He’s not afraid of death, but dying suddenly terrifies him. Death is a state. He always imaged ‘dying’, verb, would be something too quick to hurt; a burst of violence that would sweep him from existence before he could question it. Not worth over thinking, much less fearing.
But dying like this, burning to death, drowning in sweat- dying by slow inches… dying like this is wrong for someone who has lived as he has, and it terrifies him.
Even more because Daniel is right here, all the time. Always in or near the room, changing bandages and sheets and talking and being kind. And what if he dies and turns into one of those monsters on the streets? Something mindless and hungry and unaware of friends or enemies, aware only of food and meat and easy prey. What are people but constructs of meat?
He fades in and out, and sometimes Daniel his gone, somewhere else in the apartment, and sometimes he’s lurking by the window and sometimes he’s sitting right next to him on the bed. When their skin touches, Daniel feels too hot, like he’s made of fire, and Walter – Rorschach won’t die fever-struck and bed-ridden, so he’ll be Walter now – wonders if Daniel has gotten sick too.
Daniel is leaning against him. He can’t open his eyes or move, but he knows it’s Daniel because he can smell him. Daniel is leaning on him, hand pressed to his chest, forehead on his hand, and Daniel is shaking. He wonders if he’s dead and doesn’t know it.
“Don’t do this,” Daniel murmurs, and his voice is soft and wavering like morning light.
Do what, he wants to ask, but he has no lips.
“Please,” Daniel begs.
He slips into darkness again.
When he wakes again, he’s dead. Daniel will insist it’s not true, but it’s better to be honest. And if Daniel is right about this, about how he can stay in control of himself, then he can protect Daniel all the better this way.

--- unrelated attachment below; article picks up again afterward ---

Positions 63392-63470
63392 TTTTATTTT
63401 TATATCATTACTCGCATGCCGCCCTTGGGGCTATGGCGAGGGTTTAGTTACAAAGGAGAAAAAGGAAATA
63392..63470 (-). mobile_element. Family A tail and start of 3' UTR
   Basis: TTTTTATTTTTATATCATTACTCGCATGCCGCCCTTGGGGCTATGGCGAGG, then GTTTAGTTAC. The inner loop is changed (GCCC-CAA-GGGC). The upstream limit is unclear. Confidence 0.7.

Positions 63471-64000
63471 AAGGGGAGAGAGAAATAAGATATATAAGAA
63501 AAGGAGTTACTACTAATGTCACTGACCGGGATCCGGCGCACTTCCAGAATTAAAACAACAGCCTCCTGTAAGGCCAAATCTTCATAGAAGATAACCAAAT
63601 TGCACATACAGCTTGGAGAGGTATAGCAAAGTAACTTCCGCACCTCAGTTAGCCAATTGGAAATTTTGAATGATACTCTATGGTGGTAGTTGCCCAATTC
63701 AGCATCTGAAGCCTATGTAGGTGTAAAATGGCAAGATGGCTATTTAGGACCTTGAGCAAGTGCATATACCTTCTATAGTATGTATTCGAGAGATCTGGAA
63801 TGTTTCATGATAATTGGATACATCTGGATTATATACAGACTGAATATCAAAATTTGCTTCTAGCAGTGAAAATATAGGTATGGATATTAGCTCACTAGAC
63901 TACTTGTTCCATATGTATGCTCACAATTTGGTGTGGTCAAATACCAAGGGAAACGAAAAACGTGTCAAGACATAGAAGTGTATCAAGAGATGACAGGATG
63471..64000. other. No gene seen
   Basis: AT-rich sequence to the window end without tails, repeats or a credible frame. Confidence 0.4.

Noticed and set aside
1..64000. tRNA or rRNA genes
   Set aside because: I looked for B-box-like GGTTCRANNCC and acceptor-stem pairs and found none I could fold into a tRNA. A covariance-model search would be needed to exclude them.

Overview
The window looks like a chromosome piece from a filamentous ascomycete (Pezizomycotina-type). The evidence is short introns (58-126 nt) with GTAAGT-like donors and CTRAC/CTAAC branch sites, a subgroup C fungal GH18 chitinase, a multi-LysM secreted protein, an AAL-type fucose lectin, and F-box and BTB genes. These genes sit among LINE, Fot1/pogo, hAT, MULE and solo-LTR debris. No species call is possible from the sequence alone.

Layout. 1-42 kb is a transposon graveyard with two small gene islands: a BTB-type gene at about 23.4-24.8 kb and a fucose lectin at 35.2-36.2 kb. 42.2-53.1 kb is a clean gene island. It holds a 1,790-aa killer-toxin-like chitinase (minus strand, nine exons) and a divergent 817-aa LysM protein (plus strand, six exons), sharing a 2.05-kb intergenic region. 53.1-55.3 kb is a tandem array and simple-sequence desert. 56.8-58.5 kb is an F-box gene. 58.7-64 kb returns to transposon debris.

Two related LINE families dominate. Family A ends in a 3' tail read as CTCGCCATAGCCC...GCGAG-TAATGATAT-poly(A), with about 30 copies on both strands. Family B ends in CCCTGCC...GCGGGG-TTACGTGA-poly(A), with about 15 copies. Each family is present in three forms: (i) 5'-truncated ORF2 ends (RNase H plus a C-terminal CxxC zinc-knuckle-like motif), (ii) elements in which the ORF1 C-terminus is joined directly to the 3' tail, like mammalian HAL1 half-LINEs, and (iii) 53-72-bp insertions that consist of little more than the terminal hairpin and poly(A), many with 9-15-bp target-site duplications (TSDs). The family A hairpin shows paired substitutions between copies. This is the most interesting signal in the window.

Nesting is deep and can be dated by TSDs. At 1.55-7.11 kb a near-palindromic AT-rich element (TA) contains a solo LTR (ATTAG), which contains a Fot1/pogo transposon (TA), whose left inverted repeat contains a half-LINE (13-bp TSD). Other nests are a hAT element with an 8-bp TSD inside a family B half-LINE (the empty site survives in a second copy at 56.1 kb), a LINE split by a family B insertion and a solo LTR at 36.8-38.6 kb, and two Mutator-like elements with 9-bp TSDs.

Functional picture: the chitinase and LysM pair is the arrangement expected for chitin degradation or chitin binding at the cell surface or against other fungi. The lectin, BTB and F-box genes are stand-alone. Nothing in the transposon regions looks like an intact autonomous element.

Daniel thinks he’s reckless, but that’s not it at all. Daniel is all the connection he has – all the connection he wants or needs – to normal, living people. If anything happens to Daniel, he has nothing left.
And Daniel – he keeps seeing the other man behind his eyes, caught in early morning haze, pressing a hand to his chest and seeking life in him. He can’t remember (there are so many things he can’t remember) if this was real or a dream or a combination. But he knows somehow – knows by the smell of fear that surrounds Daniel when he’s stitching him up, knows by the anger softened by worry in his voice when he berates him – that Daniel will be absolutely destroyed if he lets this unlife end.
It’s a hard and bitter pill to swallow, but he realizes suddenly, as Daniel is stitching closed a long gash on his forearm and implying he has death wish, that he feels fear every second of every patrol, knowing death is lurking in each alley, in every knife, in the barrels of hidden guns. Knowing that he’s suddenly afraid of dying, afraid… and it’s not for him, not really, because death might be better than this freezing, hungry state. He’s afraid because Daniel needs him, and he can’t hurt him.
"Good night, Daniel," and Dan isn't sure, can't tell from looking at the carefully blank face, if it's a genuine well-wishing or a dismissal.
He nods, heads for the door, has it half-closed behind him when he hears an indistinct mutter from inside the room, muffled by one side of a pillow.
"Good," and it's no less a mumble, but he's certain that it carries.